Kheer

Payasam
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Payasam from India
Origin
Alternative name(s) Payasam, Ksheeram, Ksheer
Place of origin India
Region or state Kerala
Dish details
Main ingredient(s) rice, milk, cardamoms, saffron, pistachios or almonds
Variations Gil e firdaus, barley kheer, Kaddu ki Kheer, Paal (milk), payasam

Payasam (Sanskrit: क्षीर/Ksheer)(Hindi: खीर, Punjabi: ਖੀਰ, Khiri (ଖିରି) in Oriya, Urdu: کھیر/kheer) also known as Payasam (Tamil: பாயசம்) or Payesh (Bengali) (Malayalam: പായസം) (Kannada:ಪಾಯಸ) (Telugu:పాయసం) is a rice pudding, which is a traditional South Asian sweet dish. It is made by boiling rice or broken wheat with milk and sugar, and flavored with cardamom, raisins, saffron, cashewnuts, pistachios or almonds. It is typically served during a meal or also consumed alone as a dessert.

Contents

Regional Variations

Ingredients of kheer

Kheer is prepared in festivals, temples, and all special occasions. The term Kheer (used in north India) is derived from Sanskrit words Ksheeram[1] (which means milk). Other terms like Payasa or Payasam (used in South India) or payesh (used in Bengal region) are derived from the Sanskrit word Payas which also means "milk". It is prepared using milk, rice, ghee, sugar/jaggery, Khoya. Some also add a little bit of Heavy Cream to give it more richness in taste. It is often garnished using almonds, cashews, raisins and pistachios.

It is an essential dish in many Hindu feasts and celebrations. While the dish is most often made with rice, it can also be made with other ingredients such as vermicelli (sayviah).

Rice was known to the Romans, and possibly introduced to Europe as a food crop as early as the 8th or 10th century AD,[2] and so the recipe for the popular English rice pudding is believed by some to be descended from kheer.[1] Similar rice recipes (originally called potages) go back to some of the earliest written recipes in English history.[3]

East Indian version

The Oriya version of rice kheer likely originated in the city of Puri, in Orissa about 2,000 years ago.[4] It is cooked to this day within the temple precincts there. Every single day, hundreds of temple cooks work around 752 hearths in what is supposed to be the world's largest kitchen to cook over 100 different dishes, including kheer, enough to feed at least 10,000 people.

Although white sugar is most commonly used, adding gur (jaggery) as the sweetener is an interesting variation prepared in Orissa.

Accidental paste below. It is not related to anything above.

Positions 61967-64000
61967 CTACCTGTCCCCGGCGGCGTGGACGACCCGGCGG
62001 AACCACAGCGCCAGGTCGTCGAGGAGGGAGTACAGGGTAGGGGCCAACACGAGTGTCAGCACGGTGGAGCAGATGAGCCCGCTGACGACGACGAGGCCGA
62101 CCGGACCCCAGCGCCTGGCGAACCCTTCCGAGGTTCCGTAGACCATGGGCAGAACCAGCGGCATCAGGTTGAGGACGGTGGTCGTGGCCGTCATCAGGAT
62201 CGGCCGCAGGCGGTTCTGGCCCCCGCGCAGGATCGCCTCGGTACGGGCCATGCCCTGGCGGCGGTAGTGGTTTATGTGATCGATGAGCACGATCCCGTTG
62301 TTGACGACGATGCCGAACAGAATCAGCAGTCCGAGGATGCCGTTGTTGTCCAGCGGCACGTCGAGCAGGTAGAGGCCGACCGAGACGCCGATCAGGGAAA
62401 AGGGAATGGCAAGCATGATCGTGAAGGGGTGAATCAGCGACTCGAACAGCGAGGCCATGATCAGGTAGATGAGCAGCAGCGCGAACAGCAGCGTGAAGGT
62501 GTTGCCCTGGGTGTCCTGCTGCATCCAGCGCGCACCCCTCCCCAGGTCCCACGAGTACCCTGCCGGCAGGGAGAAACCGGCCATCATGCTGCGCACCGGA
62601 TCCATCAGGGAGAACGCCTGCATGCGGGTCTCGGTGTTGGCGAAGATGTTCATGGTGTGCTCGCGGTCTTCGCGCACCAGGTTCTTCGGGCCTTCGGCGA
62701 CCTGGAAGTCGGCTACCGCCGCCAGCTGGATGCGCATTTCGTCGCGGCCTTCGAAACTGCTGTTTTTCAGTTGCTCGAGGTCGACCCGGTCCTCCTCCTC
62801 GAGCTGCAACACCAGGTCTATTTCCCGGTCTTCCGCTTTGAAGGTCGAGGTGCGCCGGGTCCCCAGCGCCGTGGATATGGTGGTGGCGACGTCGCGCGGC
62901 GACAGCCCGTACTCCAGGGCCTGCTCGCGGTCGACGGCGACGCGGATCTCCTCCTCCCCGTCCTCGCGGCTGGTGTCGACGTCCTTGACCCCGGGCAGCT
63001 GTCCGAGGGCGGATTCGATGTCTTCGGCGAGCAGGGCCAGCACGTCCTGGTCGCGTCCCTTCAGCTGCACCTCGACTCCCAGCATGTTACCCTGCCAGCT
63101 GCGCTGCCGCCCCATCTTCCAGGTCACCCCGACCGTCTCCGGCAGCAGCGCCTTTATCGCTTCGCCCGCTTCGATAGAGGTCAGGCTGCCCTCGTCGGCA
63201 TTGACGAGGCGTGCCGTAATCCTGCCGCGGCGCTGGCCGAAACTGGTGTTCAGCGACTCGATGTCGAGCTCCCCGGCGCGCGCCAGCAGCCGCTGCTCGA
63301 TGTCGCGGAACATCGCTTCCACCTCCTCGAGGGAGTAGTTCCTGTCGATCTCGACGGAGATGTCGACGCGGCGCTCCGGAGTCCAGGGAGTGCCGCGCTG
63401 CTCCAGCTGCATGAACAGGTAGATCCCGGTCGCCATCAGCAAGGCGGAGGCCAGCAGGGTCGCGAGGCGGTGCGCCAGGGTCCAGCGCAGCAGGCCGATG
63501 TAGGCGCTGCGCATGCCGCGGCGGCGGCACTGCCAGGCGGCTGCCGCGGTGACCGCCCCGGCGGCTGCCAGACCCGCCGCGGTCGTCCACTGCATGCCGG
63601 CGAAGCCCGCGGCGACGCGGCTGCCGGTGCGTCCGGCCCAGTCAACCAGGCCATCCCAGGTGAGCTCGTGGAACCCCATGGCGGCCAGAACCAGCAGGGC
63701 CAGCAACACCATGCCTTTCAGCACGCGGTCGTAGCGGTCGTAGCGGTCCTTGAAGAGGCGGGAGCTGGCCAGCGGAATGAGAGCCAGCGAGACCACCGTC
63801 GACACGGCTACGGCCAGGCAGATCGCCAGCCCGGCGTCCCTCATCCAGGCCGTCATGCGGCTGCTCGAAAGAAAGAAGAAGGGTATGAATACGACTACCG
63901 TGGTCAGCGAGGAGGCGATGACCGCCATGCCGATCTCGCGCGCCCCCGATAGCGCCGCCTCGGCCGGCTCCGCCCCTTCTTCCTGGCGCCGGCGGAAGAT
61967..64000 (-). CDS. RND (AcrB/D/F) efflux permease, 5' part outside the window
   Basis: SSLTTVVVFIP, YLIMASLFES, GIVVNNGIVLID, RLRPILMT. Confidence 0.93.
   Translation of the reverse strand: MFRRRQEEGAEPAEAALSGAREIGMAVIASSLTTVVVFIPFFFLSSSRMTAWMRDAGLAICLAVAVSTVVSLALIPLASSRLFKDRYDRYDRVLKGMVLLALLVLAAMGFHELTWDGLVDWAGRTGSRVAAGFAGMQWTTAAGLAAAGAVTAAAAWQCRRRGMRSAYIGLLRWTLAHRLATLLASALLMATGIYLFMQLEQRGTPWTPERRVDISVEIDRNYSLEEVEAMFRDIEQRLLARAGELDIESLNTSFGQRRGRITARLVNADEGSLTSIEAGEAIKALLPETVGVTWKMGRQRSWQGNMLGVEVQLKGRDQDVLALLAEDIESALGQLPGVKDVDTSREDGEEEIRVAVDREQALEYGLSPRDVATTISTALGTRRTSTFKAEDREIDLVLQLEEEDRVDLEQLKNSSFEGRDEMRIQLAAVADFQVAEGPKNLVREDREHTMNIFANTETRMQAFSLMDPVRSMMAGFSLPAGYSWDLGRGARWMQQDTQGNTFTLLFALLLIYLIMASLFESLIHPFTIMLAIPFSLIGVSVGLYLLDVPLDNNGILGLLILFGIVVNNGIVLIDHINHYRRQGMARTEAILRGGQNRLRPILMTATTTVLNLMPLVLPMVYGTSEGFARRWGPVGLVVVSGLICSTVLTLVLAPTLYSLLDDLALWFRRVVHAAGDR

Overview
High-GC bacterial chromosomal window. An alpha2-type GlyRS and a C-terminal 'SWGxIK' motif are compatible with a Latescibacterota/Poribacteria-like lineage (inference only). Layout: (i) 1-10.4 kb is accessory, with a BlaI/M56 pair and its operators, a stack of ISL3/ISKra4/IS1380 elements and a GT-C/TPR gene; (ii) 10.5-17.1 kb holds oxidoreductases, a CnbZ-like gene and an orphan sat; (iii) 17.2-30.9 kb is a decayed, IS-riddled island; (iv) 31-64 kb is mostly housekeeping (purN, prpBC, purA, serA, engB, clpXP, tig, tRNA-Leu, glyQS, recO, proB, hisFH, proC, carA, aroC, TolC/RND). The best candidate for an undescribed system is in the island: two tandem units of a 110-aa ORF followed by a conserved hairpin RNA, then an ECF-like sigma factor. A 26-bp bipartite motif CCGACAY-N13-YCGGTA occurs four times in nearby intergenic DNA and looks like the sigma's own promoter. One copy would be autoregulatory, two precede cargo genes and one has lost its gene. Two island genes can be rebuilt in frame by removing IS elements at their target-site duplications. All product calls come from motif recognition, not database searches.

Sagukhiri, a khiri made in Orissa

In Bengal, it is called payas or payesh. A traditional Bengali meal ends with payas followed by other sweets. Payas is also regarded as an auspicious food and generally associated with Annaprashana (weaning ritual of a infant) and birthday celebrations in a Bengali household. It is called Kheer in Bengali if milk is used in a significantly greater amount than rice. The people of Bangladesh prepare "payesh" with Ketaki, Glutinous rice, Vermicelli, Semolina and Coconut milk and the result is a stickier and creamier dessert.

In Southern India

The South Indian version, payasam or payasa (Kannada: ಪಾಯಸ, Malayalam: പായസം, pronounced [paːjasam], Tamil: பாயசம், Telugu: పాయసం) is an integral part of traditional South Indian meal. The South Indian payasam also makes extensive use of jaggery and coconut milk in place of sugar and milk.

In a South Indian meal, payasam is served after rasam rice, while rice with buttermilk forms the last item of the meal.[5] Payasam also forms an integral part of the Kerala feast (sadya), where it is served and relished from the flat banana leaf instead of cups. In Malayalee or Kerala cuisine, there are several different kinds of payasam that can be prepared from a wide variety of fruits and starch bases, an example being chakkapradhaman made of jackfruit pulp, adapradhaman made of flat ground rice.

The Hyderabadi version is called as Gil e firdaus, and is quite popular.

Payasam is served as an offering to the Gods in South Indian Hindu temples during rituals and ceremonies.

Northern India, and neighboring country versions

In North India, Kheer is prepared and eaten on almost every festival. It is considered as holy dessert and used as a part of Bhog/Pras. The dish is also consumed at Muslim weddings and prepared on the feasts of Eid ul-Fitr and Eid ul-Adha. A similar dessert, variously called fir-ni, phir-ni or phir-nee, is eaten among the Muslim community of North India and also in Pakistan, and Afghanistan. Firni tends to be made with rice powder rather than whole rice. Today, restaurants offer fir-ni in a wide range of flavors including apricot, mango, fig, saffron and custard apple.

See also

External links

References

  1. ^ a b "Eastern Aromas". As Promised! Kheer. http://www.easternaromas.com/?p=52. Retrieved 2008-05-30. [dead link]
  2. ^ http://www.zum.de/whkmla/sp/0910/chef/chef1.html
  3. ^ Hieatt, Constance; Sharon Butler (1985). Curye on Inglysch. Early English Text Society. pp. 64, 68, 75. ISBN 0-19-722409-1. 
  4. ^ http://www.kurma.net/essays/e3.html
  5. ^ Desserts are served mid-way through the meal. The Payasam is a thick fluid dish of sweet brown molasses, coconut milk and spices, garnished with cashew nuts and raisins. There could be a succession of Payasams, such as the Palada Pradhaman and Parippu Pradhaman. http://www.keralatourism.org/kerala-food/sadya.php

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